Date: August 2010
Place: Copenhagen, Denmark
The photo was taken at the distance of several meters from these beautiful birds. They were quite relaxed, only the snow-white mother was a bit nervous for its children.
The swans (Cygnus) are common species of the birds class (Aves) in Denmark. One can see them on almost all lakes and in most parks of its capital city, Copenhagen. Often people feed swans – this is why they are so tolerant to human presence there. These gracious birds are quite popular in this country mostly due to the Hans Christian Andersen’s fairytales, namely “The Ugly Duckling” and “The Wild Swans”.
Swans are the largest members of the Anatidae family that contains about 146 species and includes such other well-known birds as ducks and geese. As you can notice, the family represents species of birds that are well-adapted to swimming and living near water. Generally they are herbivorous and monogamous breeders (have only one mate at any one time).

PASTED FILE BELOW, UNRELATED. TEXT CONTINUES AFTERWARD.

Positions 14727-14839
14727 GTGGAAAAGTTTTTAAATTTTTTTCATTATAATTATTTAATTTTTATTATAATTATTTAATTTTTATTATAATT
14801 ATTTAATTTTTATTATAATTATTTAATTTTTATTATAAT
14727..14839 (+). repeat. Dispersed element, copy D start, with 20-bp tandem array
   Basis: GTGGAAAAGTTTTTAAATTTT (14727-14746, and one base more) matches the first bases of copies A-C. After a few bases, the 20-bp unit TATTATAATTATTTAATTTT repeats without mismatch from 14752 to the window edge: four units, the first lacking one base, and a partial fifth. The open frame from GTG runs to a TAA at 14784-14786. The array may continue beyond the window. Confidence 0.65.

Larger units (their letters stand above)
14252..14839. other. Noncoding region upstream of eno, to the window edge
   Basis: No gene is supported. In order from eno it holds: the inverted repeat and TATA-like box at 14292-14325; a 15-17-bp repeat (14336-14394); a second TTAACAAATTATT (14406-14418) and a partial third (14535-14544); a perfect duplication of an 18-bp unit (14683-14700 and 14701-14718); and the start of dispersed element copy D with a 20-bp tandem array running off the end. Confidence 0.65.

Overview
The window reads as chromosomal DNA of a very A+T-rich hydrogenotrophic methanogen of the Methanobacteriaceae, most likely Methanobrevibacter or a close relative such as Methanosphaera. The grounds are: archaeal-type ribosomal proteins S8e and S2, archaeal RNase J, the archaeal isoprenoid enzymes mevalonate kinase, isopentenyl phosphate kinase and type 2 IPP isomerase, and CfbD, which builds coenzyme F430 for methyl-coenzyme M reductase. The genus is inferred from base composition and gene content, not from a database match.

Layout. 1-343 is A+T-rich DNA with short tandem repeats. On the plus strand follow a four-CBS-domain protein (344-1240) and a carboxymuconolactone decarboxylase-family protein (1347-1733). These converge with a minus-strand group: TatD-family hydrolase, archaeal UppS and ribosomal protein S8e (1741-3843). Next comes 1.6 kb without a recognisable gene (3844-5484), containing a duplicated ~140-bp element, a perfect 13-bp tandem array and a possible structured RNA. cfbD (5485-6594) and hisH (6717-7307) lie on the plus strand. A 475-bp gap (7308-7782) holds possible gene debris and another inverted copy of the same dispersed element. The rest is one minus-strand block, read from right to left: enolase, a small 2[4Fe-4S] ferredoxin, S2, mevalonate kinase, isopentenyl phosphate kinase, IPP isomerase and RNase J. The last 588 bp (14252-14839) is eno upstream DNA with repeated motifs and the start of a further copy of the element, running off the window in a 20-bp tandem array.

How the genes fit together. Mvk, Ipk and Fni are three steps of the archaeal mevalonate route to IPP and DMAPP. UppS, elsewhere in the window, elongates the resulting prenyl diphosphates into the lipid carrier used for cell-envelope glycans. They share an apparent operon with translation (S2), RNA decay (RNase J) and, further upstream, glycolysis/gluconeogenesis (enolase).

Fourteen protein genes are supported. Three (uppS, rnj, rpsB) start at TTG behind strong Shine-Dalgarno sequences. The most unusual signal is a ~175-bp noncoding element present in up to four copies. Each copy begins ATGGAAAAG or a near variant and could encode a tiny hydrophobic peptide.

Most of the swan species have either pure white (like the mute swan (Cygnus olor) presented on the photo) or black-and-white plumage. The Australian black swan (Cygnus atratus) is, as its name suggests, totally black (with the exception of white flight feathers on its wings). Their chicks (you can see two of them on the picture) are grey.
An interesting anatomic feature of swans is that they have “teeth” – small jagged parts of beaks that serve for catching and eating fish.
As it has been previously mentioned, these birds are monogamous – they form couples that stay together for many years, sometimes for a lifetime. This is why swans are often seen as a symbol of true love and fidelity. In Hinduism they are considered as saintly living beings in general.